Bellagio Publishing Network  

 BPN Newsletter Issue No 24, December 1998 


Bellagio Secretariat report

The Secretariat was involved in organising three meetings during 1998, two making links between publishing and other cultural sectors (Pan-African Cultural Policies Consultation in Lomé in February, the agora seminar `Visions of African Cultural Co-operation and Development' at UNESCO's Intergovernmental Conference on Cultural Policies for Development in Stockholm in April), the third our own annual meeting, held in Copenhagen in December (report on page 2).

The cultural connections led to participation in the Howard Gilman Foundation's conference on cultural industries and the World Bank's series of meetings on culture and sustainable development. Meanwhile we continued our more traditional line of work, attending the Zimbabwe International Book Fair and other book-related meetings and events, meeting with publishers and writers, generally talking African books and publishing whenever we could.

A major exercise during the year has been the APNET evaluation, commissioned by Sida in consultation with the other Bellagio donors. We helped facilitate the process, using the draft final report as the main focus of our annual meeting. Both APNET and the donors agreed that the Danish consultancy firm, COWI, which carried out the evaluation made a fine job of it.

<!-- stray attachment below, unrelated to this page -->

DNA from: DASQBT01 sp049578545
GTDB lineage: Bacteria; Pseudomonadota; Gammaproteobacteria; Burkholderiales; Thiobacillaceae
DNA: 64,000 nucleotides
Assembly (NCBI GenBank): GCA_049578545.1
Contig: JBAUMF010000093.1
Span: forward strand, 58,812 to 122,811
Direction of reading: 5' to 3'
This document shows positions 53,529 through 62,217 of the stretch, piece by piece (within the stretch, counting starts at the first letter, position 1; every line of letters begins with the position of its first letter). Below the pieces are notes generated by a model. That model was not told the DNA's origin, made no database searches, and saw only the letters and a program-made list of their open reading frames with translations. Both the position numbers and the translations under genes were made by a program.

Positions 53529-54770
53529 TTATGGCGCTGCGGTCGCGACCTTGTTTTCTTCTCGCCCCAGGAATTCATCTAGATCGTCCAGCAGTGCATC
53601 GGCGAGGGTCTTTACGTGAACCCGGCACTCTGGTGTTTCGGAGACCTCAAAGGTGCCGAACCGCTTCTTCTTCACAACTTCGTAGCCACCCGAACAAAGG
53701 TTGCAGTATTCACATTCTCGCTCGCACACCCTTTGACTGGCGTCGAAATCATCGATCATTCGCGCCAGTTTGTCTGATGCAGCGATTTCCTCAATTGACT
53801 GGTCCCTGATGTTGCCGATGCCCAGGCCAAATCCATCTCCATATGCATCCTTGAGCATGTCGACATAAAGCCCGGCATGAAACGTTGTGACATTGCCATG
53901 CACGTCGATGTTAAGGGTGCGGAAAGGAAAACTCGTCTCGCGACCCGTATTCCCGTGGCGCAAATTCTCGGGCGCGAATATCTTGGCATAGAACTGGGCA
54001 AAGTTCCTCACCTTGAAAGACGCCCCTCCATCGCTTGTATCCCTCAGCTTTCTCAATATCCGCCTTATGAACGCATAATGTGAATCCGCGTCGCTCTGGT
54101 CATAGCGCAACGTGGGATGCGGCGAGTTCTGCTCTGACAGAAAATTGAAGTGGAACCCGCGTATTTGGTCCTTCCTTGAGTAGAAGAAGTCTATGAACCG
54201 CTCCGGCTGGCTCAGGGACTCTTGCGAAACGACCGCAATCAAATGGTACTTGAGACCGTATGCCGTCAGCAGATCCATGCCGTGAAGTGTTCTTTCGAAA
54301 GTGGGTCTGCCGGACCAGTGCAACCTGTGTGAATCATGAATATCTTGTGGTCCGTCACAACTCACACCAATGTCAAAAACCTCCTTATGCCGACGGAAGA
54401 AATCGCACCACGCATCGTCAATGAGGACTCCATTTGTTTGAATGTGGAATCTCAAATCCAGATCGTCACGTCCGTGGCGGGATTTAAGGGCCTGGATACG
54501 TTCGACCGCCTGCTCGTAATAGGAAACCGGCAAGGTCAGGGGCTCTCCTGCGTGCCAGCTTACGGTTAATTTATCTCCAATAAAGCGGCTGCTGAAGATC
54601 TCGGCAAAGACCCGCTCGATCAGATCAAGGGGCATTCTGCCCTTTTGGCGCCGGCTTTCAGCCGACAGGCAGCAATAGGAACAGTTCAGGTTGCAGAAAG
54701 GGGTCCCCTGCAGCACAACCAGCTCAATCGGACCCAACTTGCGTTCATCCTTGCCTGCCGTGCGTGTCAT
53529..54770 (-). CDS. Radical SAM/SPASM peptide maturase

As APNET has grown stronger its relationships with the donors have inevitably changed. From south and north came the gradual realisation that the Bellagio Publishing Network's role as catalyst for APNET is reaching the end of its useful life. The Co-ordinator was invited to Accra in November to discuss the way forward with the APNET Board. The evaluation recommendations incorporated these discussions, which were presented to our annual meeting. There we agreed that most of the functions and funding of this secretariat will be transferred to APNET over the next three years.

There remain tasks to be done in the north, especially raising the profile of African publishing. We will continue to do so by any means we can: face to face; through this newsletter, now distributed to over 1000 people interested in African publishing worldwide (though irregularly in 1998, for which we apologise); and through our website which now has a new, simpler address and to which we will be adding new material and links in 1999. We welcome comments from those who are able to visit it on [end] [BPN, no 24, 1998.]

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